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Rise In Vat Will Help Push Inflation To 4Pc

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http://www.telegraph.co.uk/finance/personalfinance/8241030/Rise-in-VAT-will-help-push-inflation-to-4pc.html

They warned the rise in Value Added Tax to 20 per cent could have a larger impact on inflation than previously expected, saying it would reach the 4 per cent threshold before the end of May.

Vicky Redwood, an economist at Capital Economics, said the rise in the cost of living “partly reflects the VAT rise”.

The Consumer Prices Index, the Government’s preferred measure of inflation, reached 3.3 per cent in November, rising from 3.2 per cent the previous month.

It follows an increase in the price of oil, gas and food and economists expect these inflationary pressures to continue.

Retailers are absorbing these additional costs and using the VAT rise to push through substantial prices increases.

Dear George

It's all your fault about inflation being above target with your VAT increase. Nothing at all to do with me.

All my love

Mystic Merv.

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Dear George

It's all your fault about inflation being above target with your VAT increase. Nothing at all to do with me.

All my love

Mystic Merv.

Someone needs to point out, VAT this year is a negative contribution to YOY rise/fall in inflation.

The introduction coincides with last year's VAT rise falling out of the YOY figure. And last year's VAT price rise was proportionally larger: 2.174% to this year's 2.128% (1.175 / 1.15 vs 1.2 / 1.175) on affected transactions.

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Someone needs to point out, VAT this year is a negative contribution to YOY rise/fall in inflation.

The introduction coincides with last year's VAT rise falling out of the YOY figure. And last year's VAT price rise was proportionally larger: 2.174% to this year's 2.128% (1.175 / 1.15 vs 1.2 / 1.175) on affected transactions.

What about next month?

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http://www.telegraph.co.uk/finance/personalfinance/8241030/Rise-in-VAT-will-help-push-inflation-to-4pc.html

Dear George

It's all your fault about inflation being above target with your VAT increase. Nothing at all to do with me.

All my love

Mystic Merv.

This likely tactic for excusing inflation was predicted here since the VAT hike was announced about six months ago.

Strange how when they were scaremongering about 'deflation' the (previous) government chose to cut VAT by 2.5% for a year. Not a peep from anyone in the BoE or government or opposition (or the bloody media who were supposed to be asking pertinent questions) about how the VAT cut was going to aggravate the supposedly imminent 'danger of deflation', huh?

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Who said anything about months? The figures they always quote are YoY.

Sigh.

What will happen to the YoY next month?

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Also the devaluation should be filtering out the figure's now. Sterling started falling Sep 2008. That the one the BOE keep rolling out. :lol:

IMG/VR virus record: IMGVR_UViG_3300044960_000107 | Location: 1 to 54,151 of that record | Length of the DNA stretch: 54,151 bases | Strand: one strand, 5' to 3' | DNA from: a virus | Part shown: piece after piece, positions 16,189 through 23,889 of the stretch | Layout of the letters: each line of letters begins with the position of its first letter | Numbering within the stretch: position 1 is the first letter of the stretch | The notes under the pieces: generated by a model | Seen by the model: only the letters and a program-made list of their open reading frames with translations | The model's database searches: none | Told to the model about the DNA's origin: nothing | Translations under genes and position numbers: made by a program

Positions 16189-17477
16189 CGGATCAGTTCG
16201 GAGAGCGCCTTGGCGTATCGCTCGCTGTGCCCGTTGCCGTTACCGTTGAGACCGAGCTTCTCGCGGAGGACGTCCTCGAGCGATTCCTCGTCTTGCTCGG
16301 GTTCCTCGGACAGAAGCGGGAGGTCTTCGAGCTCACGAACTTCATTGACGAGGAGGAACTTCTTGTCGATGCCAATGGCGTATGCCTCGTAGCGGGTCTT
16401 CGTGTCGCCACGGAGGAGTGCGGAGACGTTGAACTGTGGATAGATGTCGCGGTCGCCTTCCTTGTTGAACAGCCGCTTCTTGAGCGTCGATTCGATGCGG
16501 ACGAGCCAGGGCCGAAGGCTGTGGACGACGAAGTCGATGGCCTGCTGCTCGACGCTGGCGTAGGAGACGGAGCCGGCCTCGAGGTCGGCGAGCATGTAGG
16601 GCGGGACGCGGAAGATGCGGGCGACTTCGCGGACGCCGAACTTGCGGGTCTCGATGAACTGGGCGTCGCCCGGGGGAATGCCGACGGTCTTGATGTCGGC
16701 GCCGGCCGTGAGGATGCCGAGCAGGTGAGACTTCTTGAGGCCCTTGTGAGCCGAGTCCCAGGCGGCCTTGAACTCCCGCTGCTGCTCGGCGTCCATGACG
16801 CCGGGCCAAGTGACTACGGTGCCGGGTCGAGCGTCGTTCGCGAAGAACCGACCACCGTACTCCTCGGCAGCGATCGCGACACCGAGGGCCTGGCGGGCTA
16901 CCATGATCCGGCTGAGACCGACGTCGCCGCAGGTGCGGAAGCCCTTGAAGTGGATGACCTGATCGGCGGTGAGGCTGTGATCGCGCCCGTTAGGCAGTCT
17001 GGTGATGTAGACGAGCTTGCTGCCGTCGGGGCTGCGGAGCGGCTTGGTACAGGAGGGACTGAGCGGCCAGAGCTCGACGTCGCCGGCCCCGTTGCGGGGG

Yes, if you discount all the things that have caused inflation then we can see that there isn't any inflation. Genius! :lol:

That's a nice simple line for the media to trot out for the (generally) fiscally retarded public - although with the increasingly obvious scale and scope of rising prices and cost of living I doubt that even our brainwashed X-factor watching public are going to be fooled for much longer.

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Sigh.

What will happen to the YoY next month?

The point is that the 2010 reversion to 17.5% VAT (from 15% in 2009) 'falls out' month by month this year.

They were happy enough to trumpet that the VAT reversion by 2.5% in 2010 to 17.5% as an excuse for pretty much the entire 2010 inflation stats but the subsequent deflating factor of it falling out of the figures will more than cancel out any inflating factor from this year's VAT hike (to 20% in 2011 from 17.5% in 2010).

But the authorities won't be pointing that out (and I doubt anyone in the mainstream media will either).

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Who said anything about months? The figures they always quote are YoY.

Inflation is calc'd in a similar way to the halifax YoY indices, the YoY figures are calculated on an annualised monthly basis so in a particular month the YoY figures will include effects of what happened in the last 23 months with the most "weighting*" being placed on what happened 12 months ago as that figure occurs the most in the calculations. (this is why the halifax index in particular gets some flack on here for doing weird things)

* this isn't a deliberate weighting as such just a side effects of the maths of errors and variation

This means we should see the most momentum in the inflation figure due to the vat increase occurring in June which is probably why the BoE fan charts seem to dip in Q3-2011 as the momentum starts to be lost. Of course those charts haven't factored in any of the other price rises that are happening in the real world!

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  • 312 Brexit, House prices and Summer 2020

    1. 1. Including the effects Brexit, where do you think average UK house prices will be relative to now in June 2020?


      • down 5% +
      • down 2.5%
      • Even
      • up 2.5%
      • up 5%



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